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CALIFORNIA | LOCAL
September 18, 2010 | By Hector Becerra, Sam Allen and Kim Christensen, Los Angeles Times
Carl Algee's job as a $25-an-hour security guard at Vernon's municipal power plant came with one big perk — a city-owned apartment at well below market rent. There was also one catch. "When I got the apartment, they said I had to register to vote … and they said, 'You'll know who to vote for,'" Algee recalled. "It was a vague statement, but I knew what they meant — the incumbents. " Algee said he got his ballot by mail and decided to go to City Hall to fill it out and turn it in; as he stood at the counter, a city employee hovered nearby, watching him mark his choices.
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BUSINESS
July 14, 2001 | E. SCOTT RECKARD, TIMES STAFF WRITER
Two years ago, as online grocers fed with huge amounts of money were sprouting up, a tiny Aliso Viejo service began taking grocery orders over the Internet and making deliveries to buyers in south Orange County. WhyRunOut.com seemed an unlikely rival to huge outfits such as HomeGrocer.com and WebVan Group, which bought fleets of trucks, built big warehouses and made bigger headlines. But WebVan, which took over HomeGrocer last year, posted losses of more than $1 billion before closing Monday.
HEALTH
October 8, 2001 | SUSAN OKIE, WASHINGTON POST
A newly identified, antibiotic-resistant strain of a common bacterium is contributing to an increase in relatively hard-to-treat bladder infections in women in at least three U.S. cities, according to a study published Thursday. Genetic analysis and other laboratory tests pinpointed the strain of Escherichia coli bacteria as the culprit in a substantial percentage of drug-resistant urinary tract infections among female university students in Berkeley, Minneapolis and Ann Arbor, Mich.
NATIONAL
January 14, 2003 | Richard A. Serrano, Times Staff Writer
As he deploys tens of thousands of American troops to the Middle East, President Bush now must decide whether to block the upcoming execution of a highly decorated career soldier who apparently suffers brain damage from his Gulf War experience. Louis Jones Jr. came home in 1991 a changed man after the war with Iraq, according to psychiatric reports and family testimony. He drank too much, divorced and eventually left the Army after 22 years, retiring as a master sergeant in the Airborne Rangers.
BUSINESS
November 30, 1986 | DONNA K. H. WALTERS, Times Staff Writer
An exhibit booth--just the booth, not the people--was once taken hostage by a New York trucking company in a dispute with an air freight firm over an unpaid bill. The kidnaping stunt worked. The panicked company that owned the booth scurried to scrape together something--anything--else for the trade show that was about to open in Washington. Meanwhile, it pleaded for a settlement and, barely in time, the deal was made and the booth set free.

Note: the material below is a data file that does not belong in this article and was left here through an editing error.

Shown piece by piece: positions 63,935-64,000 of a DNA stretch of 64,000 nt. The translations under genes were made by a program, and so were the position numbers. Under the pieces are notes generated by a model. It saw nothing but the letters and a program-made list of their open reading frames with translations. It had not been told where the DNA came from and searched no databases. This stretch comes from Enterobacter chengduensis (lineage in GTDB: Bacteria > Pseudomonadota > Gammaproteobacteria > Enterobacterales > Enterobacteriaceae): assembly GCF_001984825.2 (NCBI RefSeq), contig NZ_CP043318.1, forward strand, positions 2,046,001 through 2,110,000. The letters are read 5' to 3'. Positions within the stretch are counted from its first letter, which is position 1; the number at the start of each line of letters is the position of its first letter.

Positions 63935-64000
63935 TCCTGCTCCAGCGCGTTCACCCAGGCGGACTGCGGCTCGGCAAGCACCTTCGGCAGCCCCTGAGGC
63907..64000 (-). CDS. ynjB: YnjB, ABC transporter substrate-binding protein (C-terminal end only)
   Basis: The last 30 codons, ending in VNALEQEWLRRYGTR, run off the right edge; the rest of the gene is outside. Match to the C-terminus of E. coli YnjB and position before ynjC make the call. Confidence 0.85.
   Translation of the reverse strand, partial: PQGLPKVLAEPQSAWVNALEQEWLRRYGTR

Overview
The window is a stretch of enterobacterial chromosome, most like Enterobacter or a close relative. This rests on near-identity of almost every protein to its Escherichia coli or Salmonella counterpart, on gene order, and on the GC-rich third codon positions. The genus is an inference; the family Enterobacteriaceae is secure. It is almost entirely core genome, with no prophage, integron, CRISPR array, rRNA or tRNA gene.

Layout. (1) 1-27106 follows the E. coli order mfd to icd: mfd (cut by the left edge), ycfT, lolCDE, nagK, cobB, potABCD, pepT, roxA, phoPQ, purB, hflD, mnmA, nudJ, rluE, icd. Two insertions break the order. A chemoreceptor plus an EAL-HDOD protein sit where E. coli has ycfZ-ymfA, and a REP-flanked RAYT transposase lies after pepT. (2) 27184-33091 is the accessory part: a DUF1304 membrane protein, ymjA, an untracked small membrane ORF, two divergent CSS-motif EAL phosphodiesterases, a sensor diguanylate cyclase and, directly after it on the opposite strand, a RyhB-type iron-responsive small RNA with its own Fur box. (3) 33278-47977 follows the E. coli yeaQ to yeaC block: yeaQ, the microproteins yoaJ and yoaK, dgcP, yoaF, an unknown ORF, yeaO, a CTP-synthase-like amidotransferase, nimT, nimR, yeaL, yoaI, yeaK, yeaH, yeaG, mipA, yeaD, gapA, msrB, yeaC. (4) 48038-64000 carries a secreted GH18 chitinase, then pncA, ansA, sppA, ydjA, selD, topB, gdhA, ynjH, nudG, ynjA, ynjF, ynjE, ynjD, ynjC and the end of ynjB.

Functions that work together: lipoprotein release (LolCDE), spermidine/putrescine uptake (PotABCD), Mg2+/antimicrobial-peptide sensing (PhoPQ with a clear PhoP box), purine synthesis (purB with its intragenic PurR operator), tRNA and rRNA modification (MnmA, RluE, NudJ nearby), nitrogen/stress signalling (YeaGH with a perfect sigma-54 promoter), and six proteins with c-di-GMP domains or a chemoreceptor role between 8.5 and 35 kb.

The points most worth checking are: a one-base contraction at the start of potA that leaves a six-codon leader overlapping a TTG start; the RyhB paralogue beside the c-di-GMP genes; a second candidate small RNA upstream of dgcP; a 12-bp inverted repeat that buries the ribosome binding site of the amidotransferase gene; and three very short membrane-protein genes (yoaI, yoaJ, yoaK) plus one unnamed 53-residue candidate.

NEWS
July 19, 1998 | NORA ZAMICHOW, TIMES STAFF WRITER
It was supposed to be a brief stop at the Primadonna casino, 43 miles south of Las Vegas, but one poker game led to another. By 3 a.m. May 25, 1997, Jeremy Strohmeyer and David Cash were tired of hanging around the arcade, waiting for David's dad. Bored, the two 18-year-olds decided to urinate on two coin-operated games. David chose Big Bertha, whose polka-dot dress flared when players hurled balls into her gaping red mouth. Jeremy selected a helicopter game. Then a wall socket.
OPINION
December 19, 2008 | JOEL STEIN
I have never been so upset by a poll in my life. Only 22% of Americans now believe "the movie and television industries are pretty much run by Jews," down from nearly 50% in 1964. The Anti-Defamation League, which released the poll results last month, sees in these numbers a victory against stereotyping. Actually, it just shows how dumb America has gotten. Jews totally run Hollywood. How deeply Jewish is Hollywood?
NEWS
April 21, 1999 | JULIE CART and ERIC SLATER and STEPHEN BRAUN, TIMES STAFF WRITERS
Laughing as they killed, two youths clad in dark ski masks and long black coats fired handguns at will and blithely tossed pipe bombs into a crowd of their terrified classmates Tuesday inside a suburban high school southwest of Denver, littering halls with as many as 23 bodies and wounding at least 25 others.
CALIFORNIA | LOCAL
January 2, 1998 | SCOTT STEEPLETON, SPECIAL TO THE TIMES
A former gang member died Thursday morning in what police called a gang-related shooting--making 1998 the second year in a row that Santa Paula has reported Ventura County's first homicide of the year. As officers spent New Year's Day searching for suspects, community leaders pointed to the killing as further evidence that the city needs to deal with its gang problems. Louie Fonseca, 27, was found at 1:48 a.m. bleeding in the street in the 100 block of Marin Road.
CALIFORNIA | LOCAL
January 9, 2002 | RICHARD FAUSSET, TIMES STAFF WRITER
Jovita Marquez and Virginia Villa were among the thousands of Southern California Latinos drawn to La Luz de Oro Corp., whose name means "The Light of Gold." At the company's festive sales rallies--marathon sessions mixing evangelism with secular promises of money, cars and homes--the two women were told they could realize their financial dreams if they invested in the telecommunications company, followed its rules and held on to their faith. But faith has given way to anger.
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